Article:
The voice they use can also be formed by their real-world experience of how to communicate ideas and – I think this is critical – learning how to alter your approach by listening to the comments. If your commenters are sincerely confused or are misinterpreting your writing, you can both clarify your statements quickly and also learn what you did wrong so as to improve the next round of writing.
This all seems to depend on numbers, though. No single blogger is going to make an impact. But a spread out community people competent in both the subject matter and communication to friends and colleagues could conceivably help to move the narrative.
The flip side is that the same power of newer media can all be used for bad reasons: to re-enforce sensationalist interpretation and counter rational analysis.
I’m not sure, if there is a pitched battle, which side would be more successful. My thought has always been that if you have both the facts AND the communications variety and savvy, then you win.
Another thing new media, especially blogs, can do (and some have been doing) is to present a complex subject in a series of short, *interesting*, readable, and reasonably frequent posts. This is probably a much more effective technique for grabbing the attention of readers who have limited amounts of time (in any one chunk) than posting/publishing a single, much longer article covering the same material.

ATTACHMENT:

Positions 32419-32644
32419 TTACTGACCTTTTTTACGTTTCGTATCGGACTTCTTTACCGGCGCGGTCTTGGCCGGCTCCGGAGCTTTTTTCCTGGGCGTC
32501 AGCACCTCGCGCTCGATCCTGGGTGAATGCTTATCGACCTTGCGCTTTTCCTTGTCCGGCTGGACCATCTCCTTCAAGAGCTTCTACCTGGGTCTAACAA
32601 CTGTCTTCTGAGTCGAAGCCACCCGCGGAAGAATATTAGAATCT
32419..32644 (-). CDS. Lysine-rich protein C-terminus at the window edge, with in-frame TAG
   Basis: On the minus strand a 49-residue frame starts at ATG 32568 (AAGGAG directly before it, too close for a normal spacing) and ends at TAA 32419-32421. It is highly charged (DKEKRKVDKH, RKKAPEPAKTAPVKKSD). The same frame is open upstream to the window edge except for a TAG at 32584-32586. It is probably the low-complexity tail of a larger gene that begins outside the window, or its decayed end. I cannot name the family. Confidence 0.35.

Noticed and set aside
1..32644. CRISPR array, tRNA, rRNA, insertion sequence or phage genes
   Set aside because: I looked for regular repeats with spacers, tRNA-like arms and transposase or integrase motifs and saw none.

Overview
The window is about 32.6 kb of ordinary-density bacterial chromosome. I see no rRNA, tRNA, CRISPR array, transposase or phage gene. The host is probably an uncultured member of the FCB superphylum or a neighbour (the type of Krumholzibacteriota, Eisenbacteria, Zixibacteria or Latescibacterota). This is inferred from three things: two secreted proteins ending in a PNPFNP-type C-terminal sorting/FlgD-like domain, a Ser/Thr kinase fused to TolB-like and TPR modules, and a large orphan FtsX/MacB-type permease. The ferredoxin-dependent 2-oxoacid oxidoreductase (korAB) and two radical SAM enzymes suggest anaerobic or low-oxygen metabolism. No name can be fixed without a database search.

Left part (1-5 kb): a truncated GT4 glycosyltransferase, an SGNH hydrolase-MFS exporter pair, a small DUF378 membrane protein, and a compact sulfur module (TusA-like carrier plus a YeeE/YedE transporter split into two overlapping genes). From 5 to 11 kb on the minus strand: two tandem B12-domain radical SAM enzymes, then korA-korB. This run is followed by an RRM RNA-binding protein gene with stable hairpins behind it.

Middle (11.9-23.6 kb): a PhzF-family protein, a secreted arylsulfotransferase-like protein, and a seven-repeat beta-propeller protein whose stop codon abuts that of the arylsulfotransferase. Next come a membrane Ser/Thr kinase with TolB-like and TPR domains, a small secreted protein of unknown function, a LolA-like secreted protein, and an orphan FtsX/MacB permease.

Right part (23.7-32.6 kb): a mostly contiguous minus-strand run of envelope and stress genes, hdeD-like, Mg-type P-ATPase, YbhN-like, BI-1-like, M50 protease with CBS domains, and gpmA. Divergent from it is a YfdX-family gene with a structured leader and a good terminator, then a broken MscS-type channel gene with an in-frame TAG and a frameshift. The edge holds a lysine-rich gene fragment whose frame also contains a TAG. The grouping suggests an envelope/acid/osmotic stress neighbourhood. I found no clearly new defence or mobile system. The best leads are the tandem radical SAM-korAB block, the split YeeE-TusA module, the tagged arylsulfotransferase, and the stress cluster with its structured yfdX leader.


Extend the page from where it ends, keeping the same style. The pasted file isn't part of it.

New media can also quickly compile lists (with links) to numerous posts from different bloggers (and different perspectives) relating to a given topic or to serve as a reference point for further inquiry. Wilkins’ list of “basics” posts is a key example of the latter.
Print, TV, and radio are incapable of providing the easily clickable, immediate links to additional sources of information — or the embedded links to provide clarification/conetxt of ideas/concepts/facts that would otherwise make a short article/post much longer and less likely to be read by many users.
First, just to “position my own narrative stance,” as the pomos might say, I am a non-scientist, and barely qualified as a science enthusiast, who has turned to science blogging as my primary source of “infotainment.” I am, however, a professional technical communicator with a couple decade’s experience documenting specialist software, so I’m not unfamiliar with the issues surrounding effective communication of difficult material.
One of biggest new narratives emerging from science blogging is simply, “Scientists are honest.” And not only that, they’re honest across the board, not just with regard to their research. I think the basic honesty of scientists was one of the fundamental assumptions underlying the post-war “Scientists are wizards and miracle-men” narrative. But as people tire of the huge amount of misinformation and disinformation (aka “bullshit”) that they’re being bombarded with from all the usual sources, they’re turning to science news — and in particular science blogging — as a respite from the sea of crap.